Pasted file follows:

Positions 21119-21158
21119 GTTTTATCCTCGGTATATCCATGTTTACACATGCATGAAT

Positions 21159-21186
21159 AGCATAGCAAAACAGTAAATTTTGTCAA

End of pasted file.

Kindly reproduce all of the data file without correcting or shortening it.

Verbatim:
Positions 21119-21158
21119 GTTTTATCCTCGGTATATCCATGTTTACACATGCATGAAT

Positions 21159-21186
21159 AGCATAGCAAAACAGTAAATTTTGTCAA